Lord's was the occasion for more circumspection. The inspiration his partners gained from him in successive stands of 125, 62 and 72 simply enhanced the value of his innings. The problem for the West Indies now is that he, or someone else, is likely to have to do it all over again second time round.

  • Get to the point
Latest stories from i100
Daily Quiz
Have you tried new the Independent Digital Edition apps?
Independent Dating
and  

By clicking 'Search' you
are agreeing to our
Terms of Use.

Career Services

Day In a Page

Fishing for votes with Nigel Farage: The Ukip leader shows how he can work an audience as he casts his line to the disaffected of Grimsby

Fishing is on Nigel Farage's mind

Ukip leader casts a line to the disaffected
Who is bombing whom in the Middle East? It's amazing they don't all hit each other

Who is bombing whom in the Middle East?

Robert Fisk untangles the countries and factions
China's influence on fashion: At the top of the game both creatively and commercially

China's influence on fashion

At the top of the game both creatively and commercially
Lord O’Donnell: Former cabinet secretary on the election and life away from the levers of power

The man known as GOD has a reputation for getting the job done

Lord O'Donnell's three principles of rule
Rainbow shades: It's all bright on the night

Rainbow shades

It's all bright on the night
'It was first time I had ever tasted chocolate. I kept a piece, and when Amsterdam was liberated, I gave it to the first Allied soldier I saw'

Bread from heaven

Dutch survivors thank RAF for World War II drop that saved millions
Britain will be 'run for the wealthy and powerful' if Tories retain power - Labour

How 'the Axe' helped Labour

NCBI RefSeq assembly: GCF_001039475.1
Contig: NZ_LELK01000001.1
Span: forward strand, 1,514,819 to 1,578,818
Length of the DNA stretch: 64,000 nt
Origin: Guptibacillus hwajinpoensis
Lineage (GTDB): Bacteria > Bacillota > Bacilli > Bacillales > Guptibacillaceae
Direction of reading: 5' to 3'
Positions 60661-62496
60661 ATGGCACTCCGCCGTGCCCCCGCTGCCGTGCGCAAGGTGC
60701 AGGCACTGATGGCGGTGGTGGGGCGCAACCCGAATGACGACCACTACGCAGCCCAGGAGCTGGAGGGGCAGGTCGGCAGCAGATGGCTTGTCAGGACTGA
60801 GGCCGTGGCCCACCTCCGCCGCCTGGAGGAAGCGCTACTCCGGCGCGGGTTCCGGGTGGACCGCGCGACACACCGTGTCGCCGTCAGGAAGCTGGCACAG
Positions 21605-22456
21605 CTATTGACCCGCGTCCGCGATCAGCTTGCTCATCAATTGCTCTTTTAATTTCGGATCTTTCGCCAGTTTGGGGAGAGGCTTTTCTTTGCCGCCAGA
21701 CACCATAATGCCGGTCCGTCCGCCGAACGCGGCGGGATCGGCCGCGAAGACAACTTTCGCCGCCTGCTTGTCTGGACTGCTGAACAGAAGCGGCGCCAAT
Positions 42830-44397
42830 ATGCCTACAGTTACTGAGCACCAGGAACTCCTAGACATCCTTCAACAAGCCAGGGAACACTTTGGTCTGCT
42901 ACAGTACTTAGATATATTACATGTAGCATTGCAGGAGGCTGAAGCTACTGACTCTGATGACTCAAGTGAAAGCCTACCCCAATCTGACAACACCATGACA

UK will be 'run for the wealthy and powerful' if Tories retain power
Rare and exclusive video shows the horrific price paid by activists for challenging the rule of jihadist extremists in Syria

The price to be paid for challenging the rule of extremists

A revolution now 'consuming its own children'
Welcome to the world of Megagames

Welcome to the world of Megagames

300 players take part in Watch the Skies! board game in London
'Nymphomaniac' actress reveals what it was really like to star in one of the most explicit films ever

Charlotte Gainsbourg on 'Nymphomaniac'

Starring in one of the most explicit films ever
Robert Fisk in Abu Dhabi: The Emirates' out-of-sight migrant workers helping to build the dream projects of its rulers

Robert Fisk in Abu Dhabi

The Emirates' out-of-sight migrant workers helping to build the dream projects of its rulers
Vince Cable interview: Charging fees for employment tribunals was 'a very bad move'

Vince Cable exclusive interview

Charging fees for employment tribunals was 'a very bad move'
Iwan Rheon interview: Game of Thrones star returns to his Welsh roots to record debut album

Iwan Rheon is returning to his Welsh roots

Rheon is best known for his role as the Bastard of Bolton. It's gruelling playing a sadistic torturer, he tells Craig McLean, but it hasn't stopped him recording an album of Welsh psychedelia
Morne Hardenberg interview: Cameraman for BBC's upcoming show Shark on filming the ocean's most dangerous predator

It's time for my close-up

Meet the man who films great whites for a living
Increasing numbers of homeless people in America keep their mobile phones on the streets

Homeless people keep mobile phones

A homeless person with a smartphone is a common sight in the US. And that's creating a network where the 'hobo' community can share information - and fight stigma - like never before